Hello there! I'm Dr. Vinifera, or "Vinny" for short. Ask me your toughest wine questions, from the technical aspects of winemaking to the fine points of etiquette. I hope you find my answers educational and even amusing. Looking for a particular answer? Check my archive and my FAQs.
Dear Dr. Vinny,
After you open a bottle of wine, does the alcohol in it start evaporating? If you leave an open bottle open for three hours, would the alcohol go from 14 percent to 12 or less?
—Daniel A., Panama
Let’s start with how the alcohol content is determined. During fermentation, the sugar in the grapes is converted into alcohol. Once the wine is bottled, the alcohol content doesn’t change any further.
But once you open a bottle of wine and expose it to air, things start to change, and you’re right that evaporation comes into play. Both the water and the alcohol in wine are subject to evaporation, and typically the alcohol will evaporate somewhat faster than the water does. But it really depends on a lot of different variables, including the temperature, the airflow and how much of the liquid’s surface area is exposed to air. Also, the water would evaporate faster in dry air than in humid air.
In most cases, while some evaporation would take place, its effect would be negligible. It would take days, weeks or even longer to get any measurable difference in the alcohol content. Because wine doesn’t have much alcohol in it by volume—typically from about 12 to 16 percent—it’s not going to evaporate nearly as quickly as would the same amount of rubbing alcohol. In fact, wine that’s just sitting there evaporating would probably turn into vinegar before it would become alcohol-free.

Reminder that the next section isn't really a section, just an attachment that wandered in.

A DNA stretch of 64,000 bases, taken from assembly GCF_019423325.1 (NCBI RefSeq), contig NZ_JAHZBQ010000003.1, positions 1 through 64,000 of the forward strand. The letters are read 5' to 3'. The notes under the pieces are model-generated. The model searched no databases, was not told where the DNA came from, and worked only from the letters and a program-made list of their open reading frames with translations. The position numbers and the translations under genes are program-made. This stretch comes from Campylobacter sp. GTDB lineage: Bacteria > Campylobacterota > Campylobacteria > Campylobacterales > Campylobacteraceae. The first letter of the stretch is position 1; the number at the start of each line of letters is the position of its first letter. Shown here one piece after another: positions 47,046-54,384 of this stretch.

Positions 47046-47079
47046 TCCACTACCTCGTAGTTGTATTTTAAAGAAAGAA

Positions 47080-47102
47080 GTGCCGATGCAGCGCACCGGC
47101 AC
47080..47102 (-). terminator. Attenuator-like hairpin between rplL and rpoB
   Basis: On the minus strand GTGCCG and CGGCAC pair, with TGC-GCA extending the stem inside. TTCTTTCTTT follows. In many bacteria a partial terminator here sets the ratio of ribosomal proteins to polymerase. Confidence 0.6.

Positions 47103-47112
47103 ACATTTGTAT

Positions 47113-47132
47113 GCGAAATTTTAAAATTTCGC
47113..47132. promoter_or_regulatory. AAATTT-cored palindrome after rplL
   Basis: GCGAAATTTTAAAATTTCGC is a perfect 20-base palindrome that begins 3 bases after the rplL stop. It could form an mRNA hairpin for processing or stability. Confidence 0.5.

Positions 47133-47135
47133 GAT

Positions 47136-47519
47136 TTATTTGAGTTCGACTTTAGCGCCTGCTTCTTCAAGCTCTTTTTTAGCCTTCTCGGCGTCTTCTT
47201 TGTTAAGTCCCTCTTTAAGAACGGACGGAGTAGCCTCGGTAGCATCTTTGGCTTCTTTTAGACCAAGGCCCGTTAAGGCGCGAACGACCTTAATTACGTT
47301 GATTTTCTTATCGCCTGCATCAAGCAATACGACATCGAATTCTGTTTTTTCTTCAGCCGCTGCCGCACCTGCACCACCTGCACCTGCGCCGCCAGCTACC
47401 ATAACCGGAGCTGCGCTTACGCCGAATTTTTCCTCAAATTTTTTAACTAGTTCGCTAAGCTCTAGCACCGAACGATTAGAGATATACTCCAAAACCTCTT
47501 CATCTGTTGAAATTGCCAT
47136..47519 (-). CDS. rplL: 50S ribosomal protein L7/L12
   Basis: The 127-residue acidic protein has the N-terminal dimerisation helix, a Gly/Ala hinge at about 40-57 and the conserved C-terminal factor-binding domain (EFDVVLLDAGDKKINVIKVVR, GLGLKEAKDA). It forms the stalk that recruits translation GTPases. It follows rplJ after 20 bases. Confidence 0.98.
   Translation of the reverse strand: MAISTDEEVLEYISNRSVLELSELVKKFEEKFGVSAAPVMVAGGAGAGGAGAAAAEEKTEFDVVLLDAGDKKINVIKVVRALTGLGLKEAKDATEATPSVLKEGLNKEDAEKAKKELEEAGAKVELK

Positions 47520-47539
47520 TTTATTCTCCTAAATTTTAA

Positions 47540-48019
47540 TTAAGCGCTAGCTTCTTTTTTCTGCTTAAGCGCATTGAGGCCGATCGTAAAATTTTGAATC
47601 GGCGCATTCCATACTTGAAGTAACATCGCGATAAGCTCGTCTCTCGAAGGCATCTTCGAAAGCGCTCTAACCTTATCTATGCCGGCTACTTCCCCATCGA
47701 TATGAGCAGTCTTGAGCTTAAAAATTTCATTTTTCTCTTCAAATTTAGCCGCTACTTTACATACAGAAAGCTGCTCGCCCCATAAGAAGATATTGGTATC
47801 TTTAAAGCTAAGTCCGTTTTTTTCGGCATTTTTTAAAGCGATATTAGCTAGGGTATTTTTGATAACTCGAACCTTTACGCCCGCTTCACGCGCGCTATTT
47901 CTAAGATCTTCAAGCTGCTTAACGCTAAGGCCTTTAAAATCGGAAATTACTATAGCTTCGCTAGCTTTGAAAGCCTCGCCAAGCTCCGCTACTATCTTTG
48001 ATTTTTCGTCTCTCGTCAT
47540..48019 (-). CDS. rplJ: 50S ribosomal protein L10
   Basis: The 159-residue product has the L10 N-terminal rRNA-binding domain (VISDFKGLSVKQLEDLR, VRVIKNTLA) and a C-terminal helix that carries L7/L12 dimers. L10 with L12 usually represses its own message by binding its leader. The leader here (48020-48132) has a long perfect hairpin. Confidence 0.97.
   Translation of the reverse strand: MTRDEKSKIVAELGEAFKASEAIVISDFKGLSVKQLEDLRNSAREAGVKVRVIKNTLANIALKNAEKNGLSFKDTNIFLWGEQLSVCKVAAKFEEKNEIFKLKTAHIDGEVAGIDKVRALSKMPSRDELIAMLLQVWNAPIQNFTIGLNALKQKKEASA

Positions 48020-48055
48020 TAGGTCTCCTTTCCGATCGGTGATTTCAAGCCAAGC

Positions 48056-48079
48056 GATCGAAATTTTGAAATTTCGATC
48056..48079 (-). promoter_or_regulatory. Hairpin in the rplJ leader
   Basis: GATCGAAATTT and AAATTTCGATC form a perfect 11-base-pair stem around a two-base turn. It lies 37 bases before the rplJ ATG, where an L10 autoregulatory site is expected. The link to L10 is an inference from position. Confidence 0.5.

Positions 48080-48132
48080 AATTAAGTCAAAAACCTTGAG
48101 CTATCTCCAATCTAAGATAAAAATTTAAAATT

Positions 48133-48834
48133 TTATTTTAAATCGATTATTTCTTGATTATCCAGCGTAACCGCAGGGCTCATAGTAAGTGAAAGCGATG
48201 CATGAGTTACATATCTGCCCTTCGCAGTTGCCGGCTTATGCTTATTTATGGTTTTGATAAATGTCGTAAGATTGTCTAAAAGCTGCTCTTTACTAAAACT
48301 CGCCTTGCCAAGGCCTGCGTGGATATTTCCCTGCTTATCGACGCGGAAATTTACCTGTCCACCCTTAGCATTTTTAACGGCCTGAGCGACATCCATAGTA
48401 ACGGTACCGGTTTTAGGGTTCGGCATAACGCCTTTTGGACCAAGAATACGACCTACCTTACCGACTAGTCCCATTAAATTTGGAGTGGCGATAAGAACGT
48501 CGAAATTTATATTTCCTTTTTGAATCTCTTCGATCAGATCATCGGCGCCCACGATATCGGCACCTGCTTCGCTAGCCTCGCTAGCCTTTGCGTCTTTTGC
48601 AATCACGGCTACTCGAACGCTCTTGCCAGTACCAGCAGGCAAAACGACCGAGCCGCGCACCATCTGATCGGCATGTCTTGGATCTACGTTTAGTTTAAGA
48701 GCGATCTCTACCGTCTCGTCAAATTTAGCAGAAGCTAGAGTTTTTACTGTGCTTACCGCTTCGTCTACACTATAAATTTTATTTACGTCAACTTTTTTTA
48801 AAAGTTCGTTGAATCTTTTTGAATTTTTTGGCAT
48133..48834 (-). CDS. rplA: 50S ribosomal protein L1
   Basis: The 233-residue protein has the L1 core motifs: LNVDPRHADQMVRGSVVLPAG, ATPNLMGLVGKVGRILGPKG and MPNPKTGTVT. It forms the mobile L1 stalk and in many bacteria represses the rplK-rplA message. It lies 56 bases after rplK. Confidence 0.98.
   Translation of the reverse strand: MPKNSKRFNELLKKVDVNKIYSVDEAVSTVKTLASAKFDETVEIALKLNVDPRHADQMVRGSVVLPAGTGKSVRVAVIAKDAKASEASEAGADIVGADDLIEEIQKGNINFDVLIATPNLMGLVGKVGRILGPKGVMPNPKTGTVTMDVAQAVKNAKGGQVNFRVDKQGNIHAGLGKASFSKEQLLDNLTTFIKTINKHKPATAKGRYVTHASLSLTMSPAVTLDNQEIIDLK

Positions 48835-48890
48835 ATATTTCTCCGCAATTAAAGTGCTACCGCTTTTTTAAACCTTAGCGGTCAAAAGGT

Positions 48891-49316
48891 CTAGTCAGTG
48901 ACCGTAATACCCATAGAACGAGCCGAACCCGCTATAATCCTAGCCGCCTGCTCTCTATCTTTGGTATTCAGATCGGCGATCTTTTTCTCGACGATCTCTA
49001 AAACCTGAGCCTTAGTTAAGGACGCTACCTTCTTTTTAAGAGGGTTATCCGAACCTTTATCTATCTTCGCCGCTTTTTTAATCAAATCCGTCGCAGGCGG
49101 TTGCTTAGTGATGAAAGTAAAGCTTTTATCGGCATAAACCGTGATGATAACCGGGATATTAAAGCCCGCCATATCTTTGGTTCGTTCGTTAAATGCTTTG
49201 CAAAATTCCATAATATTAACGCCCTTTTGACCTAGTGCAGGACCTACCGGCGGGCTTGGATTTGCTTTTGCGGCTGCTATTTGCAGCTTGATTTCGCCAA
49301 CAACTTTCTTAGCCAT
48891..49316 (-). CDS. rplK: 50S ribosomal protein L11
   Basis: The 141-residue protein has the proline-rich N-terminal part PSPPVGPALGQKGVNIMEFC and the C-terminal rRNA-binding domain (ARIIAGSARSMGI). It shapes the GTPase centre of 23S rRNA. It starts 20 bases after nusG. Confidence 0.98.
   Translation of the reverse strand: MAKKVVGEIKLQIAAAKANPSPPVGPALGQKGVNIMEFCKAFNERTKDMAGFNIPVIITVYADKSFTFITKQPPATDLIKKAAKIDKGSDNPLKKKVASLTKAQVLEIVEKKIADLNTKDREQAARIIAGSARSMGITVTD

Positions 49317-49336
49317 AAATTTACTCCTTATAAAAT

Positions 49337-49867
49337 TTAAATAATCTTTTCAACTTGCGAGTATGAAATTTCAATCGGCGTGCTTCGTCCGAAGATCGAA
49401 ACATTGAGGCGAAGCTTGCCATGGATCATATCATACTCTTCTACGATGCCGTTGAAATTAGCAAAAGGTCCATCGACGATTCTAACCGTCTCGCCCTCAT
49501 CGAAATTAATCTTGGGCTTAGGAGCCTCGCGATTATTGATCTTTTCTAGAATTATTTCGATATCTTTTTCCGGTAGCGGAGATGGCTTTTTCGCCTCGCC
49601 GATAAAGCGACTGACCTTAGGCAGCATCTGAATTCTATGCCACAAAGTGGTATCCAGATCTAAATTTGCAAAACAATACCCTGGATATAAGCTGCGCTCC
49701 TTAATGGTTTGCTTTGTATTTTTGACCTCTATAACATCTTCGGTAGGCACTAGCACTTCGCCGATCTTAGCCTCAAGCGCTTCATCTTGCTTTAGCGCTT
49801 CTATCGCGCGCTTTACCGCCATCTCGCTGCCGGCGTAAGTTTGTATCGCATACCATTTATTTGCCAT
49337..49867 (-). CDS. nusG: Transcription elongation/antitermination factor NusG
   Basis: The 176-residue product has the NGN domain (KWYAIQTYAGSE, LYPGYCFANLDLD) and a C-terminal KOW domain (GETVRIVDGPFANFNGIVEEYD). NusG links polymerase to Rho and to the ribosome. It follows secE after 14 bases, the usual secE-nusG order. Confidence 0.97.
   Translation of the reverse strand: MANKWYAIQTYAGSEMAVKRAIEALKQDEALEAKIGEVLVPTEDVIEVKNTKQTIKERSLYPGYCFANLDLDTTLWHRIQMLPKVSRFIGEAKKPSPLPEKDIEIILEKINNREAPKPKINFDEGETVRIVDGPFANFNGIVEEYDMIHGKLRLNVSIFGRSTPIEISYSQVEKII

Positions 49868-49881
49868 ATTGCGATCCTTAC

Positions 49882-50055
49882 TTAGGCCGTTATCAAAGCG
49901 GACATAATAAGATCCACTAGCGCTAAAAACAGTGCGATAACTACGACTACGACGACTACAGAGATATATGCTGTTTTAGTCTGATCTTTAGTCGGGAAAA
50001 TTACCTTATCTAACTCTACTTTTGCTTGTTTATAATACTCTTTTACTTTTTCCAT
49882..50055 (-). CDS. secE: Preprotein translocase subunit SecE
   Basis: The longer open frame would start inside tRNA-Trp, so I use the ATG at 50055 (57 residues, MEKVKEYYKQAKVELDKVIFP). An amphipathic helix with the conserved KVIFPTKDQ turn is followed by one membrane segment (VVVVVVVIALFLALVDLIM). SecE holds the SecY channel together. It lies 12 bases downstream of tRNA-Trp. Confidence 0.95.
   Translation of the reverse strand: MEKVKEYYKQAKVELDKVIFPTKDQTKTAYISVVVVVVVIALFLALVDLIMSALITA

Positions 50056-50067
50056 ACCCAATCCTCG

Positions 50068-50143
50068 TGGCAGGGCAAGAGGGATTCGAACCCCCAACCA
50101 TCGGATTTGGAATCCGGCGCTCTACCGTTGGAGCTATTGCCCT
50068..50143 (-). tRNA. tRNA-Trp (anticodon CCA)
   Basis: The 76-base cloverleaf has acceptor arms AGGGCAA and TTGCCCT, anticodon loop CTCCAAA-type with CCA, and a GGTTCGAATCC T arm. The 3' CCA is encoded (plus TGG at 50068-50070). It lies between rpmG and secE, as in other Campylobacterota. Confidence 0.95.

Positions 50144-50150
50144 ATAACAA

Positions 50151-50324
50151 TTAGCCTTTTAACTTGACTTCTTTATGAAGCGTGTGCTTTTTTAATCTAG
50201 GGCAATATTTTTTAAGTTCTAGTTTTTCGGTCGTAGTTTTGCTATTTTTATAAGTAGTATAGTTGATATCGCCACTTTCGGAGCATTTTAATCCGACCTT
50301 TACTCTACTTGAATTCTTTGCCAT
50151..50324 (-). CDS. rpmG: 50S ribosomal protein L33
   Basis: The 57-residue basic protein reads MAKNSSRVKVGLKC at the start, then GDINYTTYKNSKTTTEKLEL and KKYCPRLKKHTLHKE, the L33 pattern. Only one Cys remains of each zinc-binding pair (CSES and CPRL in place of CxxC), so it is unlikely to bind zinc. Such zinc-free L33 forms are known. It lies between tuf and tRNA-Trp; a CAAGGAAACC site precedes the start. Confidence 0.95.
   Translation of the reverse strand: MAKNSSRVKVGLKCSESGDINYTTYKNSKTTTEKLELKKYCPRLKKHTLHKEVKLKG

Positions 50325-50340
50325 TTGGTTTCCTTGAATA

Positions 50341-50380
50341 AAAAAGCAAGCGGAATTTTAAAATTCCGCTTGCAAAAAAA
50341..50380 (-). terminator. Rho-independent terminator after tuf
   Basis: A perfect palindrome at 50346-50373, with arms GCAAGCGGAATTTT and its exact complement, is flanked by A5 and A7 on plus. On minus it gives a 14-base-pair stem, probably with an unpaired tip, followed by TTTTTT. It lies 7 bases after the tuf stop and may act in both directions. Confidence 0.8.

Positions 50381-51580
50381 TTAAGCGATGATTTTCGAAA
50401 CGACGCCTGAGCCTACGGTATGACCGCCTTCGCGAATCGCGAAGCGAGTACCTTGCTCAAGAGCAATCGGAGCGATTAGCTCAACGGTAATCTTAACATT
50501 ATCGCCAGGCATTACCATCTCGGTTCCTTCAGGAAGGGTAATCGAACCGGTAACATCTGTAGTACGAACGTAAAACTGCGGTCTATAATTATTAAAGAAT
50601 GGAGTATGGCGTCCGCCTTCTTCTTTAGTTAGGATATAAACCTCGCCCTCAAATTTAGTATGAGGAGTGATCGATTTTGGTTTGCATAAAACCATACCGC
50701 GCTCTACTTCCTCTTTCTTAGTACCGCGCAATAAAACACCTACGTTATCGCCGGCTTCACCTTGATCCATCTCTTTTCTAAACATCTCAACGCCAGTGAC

If you want to speed up the evaporation of alcohol, you could increase the wine’s surface area, airflow and temperature. You could even put it in a pan and start to heat it up. And if you take three bottles of red wine and heat it, set it aflame and evaporate it by half, you’ll have a terrific red wine reduction sauce to braise short ribs in.
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